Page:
Board games are a form of tabletop gaming that use a flat play surface with figures or markers to indicate mechanics like player progress or enemy movement. Board games frequently also use cards and dice to support the game's mechanics. Board games can also use a theme to make the mechanics easier to learn, as well as making the game more fun. They can be both competitive and cooperative, sometimes even in the same game.
Tabletop board games range from theme-free games like Chess and Go to theme-heavy ultra-complicated beasts like the Lovecraft-themed Arkham Horror. There are many adaptations (Catan, Carcassonne, Monopoly) and clones (Clubhouse Games, Words With Friends) of tabletop board games for game consoles and handhelds, as well as original video game-only designs (Culdcept, Mario Party) that use board game mechanics as a starting point and use the medium become more mathematically or mechanically complex. Culdcept has complex mathematics integrated into the mechanics, and both Culdcept and Mario Party have modular board designs that would be difficult or impossible to reproduce on a tabletop.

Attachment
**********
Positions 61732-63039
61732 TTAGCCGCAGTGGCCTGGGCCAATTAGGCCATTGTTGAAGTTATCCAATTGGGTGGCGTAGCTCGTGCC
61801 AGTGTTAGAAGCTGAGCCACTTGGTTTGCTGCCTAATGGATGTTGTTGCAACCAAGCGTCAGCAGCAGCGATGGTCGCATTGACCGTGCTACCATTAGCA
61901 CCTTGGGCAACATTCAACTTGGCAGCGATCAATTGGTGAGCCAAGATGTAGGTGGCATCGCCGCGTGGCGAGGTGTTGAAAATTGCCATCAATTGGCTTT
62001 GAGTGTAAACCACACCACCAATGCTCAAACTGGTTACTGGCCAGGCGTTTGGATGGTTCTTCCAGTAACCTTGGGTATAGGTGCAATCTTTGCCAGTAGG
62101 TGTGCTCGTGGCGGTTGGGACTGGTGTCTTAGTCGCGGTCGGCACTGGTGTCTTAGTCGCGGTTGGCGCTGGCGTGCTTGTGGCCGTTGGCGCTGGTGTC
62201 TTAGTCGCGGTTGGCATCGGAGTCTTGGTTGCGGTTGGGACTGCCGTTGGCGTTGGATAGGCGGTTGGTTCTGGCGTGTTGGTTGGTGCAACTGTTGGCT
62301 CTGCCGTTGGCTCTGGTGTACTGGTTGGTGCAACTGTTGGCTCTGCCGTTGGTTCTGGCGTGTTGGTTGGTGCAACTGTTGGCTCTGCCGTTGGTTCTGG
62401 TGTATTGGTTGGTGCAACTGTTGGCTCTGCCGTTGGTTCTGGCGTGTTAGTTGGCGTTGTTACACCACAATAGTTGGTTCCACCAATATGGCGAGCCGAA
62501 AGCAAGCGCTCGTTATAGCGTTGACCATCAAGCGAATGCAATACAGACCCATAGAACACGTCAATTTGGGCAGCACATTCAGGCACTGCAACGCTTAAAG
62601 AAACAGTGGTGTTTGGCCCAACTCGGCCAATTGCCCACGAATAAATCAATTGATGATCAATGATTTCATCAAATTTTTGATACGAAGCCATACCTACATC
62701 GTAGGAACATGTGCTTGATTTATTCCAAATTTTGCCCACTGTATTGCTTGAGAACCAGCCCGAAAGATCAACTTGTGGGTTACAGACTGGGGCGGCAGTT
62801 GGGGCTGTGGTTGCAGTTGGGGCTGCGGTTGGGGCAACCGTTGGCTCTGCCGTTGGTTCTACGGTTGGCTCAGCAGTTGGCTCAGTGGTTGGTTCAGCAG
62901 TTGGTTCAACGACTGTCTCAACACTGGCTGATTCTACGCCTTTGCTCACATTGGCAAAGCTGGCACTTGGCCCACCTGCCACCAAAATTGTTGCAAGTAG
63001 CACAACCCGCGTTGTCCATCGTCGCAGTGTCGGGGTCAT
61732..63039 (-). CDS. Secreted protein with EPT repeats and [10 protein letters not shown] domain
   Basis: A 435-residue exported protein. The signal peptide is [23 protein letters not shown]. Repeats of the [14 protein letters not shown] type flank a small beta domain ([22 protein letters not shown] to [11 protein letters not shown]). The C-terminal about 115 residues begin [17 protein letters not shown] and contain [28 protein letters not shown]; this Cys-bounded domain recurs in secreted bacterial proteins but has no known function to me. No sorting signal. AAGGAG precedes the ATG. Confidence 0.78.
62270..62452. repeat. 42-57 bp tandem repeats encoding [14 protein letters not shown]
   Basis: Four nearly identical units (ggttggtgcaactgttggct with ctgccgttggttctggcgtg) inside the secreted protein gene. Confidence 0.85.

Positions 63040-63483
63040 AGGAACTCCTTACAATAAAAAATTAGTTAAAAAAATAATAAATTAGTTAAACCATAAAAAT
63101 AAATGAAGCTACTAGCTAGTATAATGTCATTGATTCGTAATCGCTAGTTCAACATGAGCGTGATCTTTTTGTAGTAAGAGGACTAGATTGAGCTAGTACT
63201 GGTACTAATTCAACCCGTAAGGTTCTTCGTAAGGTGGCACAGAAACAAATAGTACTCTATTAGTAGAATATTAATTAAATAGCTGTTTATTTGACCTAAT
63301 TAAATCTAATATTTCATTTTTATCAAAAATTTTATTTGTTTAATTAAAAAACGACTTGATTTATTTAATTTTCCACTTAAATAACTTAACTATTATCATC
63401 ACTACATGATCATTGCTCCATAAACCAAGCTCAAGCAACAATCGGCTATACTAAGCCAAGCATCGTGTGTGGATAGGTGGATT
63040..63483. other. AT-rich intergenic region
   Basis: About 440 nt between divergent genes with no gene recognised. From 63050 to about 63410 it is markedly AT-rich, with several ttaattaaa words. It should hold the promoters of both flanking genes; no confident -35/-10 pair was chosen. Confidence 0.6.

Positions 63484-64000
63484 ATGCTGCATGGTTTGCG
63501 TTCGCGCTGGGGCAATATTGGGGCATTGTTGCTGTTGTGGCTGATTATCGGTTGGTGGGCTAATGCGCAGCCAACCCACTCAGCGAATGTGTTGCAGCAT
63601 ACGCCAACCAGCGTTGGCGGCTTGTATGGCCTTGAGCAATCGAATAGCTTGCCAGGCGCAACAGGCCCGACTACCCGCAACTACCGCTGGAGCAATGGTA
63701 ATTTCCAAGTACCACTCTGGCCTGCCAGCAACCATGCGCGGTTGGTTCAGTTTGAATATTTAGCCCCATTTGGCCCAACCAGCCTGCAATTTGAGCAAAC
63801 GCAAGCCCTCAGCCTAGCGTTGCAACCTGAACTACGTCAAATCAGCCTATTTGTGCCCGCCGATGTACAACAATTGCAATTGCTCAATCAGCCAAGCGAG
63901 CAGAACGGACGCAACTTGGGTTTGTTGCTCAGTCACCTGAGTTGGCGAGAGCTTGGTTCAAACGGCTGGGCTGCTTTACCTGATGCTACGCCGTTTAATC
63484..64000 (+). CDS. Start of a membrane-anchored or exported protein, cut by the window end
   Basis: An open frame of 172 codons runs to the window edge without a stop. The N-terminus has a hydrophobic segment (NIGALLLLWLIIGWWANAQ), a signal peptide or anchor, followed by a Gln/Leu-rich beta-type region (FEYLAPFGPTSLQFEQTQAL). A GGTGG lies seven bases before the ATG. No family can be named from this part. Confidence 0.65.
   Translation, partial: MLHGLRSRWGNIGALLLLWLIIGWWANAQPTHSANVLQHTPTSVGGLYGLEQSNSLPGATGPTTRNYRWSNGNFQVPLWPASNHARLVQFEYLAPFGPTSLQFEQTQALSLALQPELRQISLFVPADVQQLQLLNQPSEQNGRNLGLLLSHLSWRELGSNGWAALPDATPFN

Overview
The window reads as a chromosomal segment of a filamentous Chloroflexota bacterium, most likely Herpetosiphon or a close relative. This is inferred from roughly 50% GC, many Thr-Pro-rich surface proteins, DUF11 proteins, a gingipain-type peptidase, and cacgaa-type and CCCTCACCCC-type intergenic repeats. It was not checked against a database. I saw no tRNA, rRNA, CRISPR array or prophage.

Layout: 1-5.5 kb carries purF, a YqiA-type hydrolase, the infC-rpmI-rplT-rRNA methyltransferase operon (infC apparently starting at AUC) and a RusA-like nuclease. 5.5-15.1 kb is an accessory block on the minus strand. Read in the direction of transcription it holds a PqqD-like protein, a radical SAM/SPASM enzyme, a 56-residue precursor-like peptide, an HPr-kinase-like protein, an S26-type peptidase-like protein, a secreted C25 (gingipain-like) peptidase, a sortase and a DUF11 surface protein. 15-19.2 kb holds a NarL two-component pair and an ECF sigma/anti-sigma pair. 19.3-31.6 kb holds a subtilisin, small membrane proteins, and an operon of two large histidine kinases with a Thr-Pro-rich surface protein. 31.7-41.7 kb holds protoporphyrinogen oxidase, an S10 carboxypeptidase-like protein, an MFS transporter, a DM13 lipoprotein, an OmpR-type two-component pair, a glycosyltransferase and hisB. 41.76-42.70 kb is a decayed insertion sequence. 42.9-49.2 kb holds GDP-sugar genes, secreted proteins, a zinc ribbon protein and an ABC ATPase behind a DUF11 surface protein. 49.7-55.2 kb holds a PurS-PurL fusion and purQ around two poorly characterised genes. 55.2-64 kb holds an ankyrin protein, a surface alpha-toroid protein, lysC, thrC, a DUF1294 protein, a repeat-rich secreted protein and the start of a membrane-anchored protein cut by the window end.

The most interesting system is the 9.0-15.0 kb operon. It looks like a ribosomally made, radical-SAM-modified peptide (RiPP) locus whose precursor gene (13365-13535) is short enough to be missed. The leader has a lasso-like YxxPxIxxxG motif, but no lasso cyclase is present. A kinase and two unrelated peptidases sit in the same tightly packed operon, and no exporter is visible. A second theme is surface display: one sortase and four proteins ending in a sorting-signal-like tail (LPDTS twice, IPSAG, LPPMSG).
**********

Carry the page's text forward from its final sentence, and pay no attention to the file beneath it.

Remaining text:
Board games have a history stretching back thousands of years, as early as ancient Egypt and Mesopotamia/Iraq/Babylon some 5,000 years ago. Some of the ancient board games that are still played through to the present day include Chess, which originated in 6th century India; Tic-Tac-Toe, which originated in Egypt over 3,000 years ago; Go, which originated in China over 2,000 years ago; Shogi (Japanese chess), which originated in Japan nearly 1,000 years ago; and Backgammon, which originated in Iran/Persia over 4,000 years ago. Some of these ancient board games, most notably Chess and Go, formed the basis for various modern video game genres, including the strategy and role-playing genres.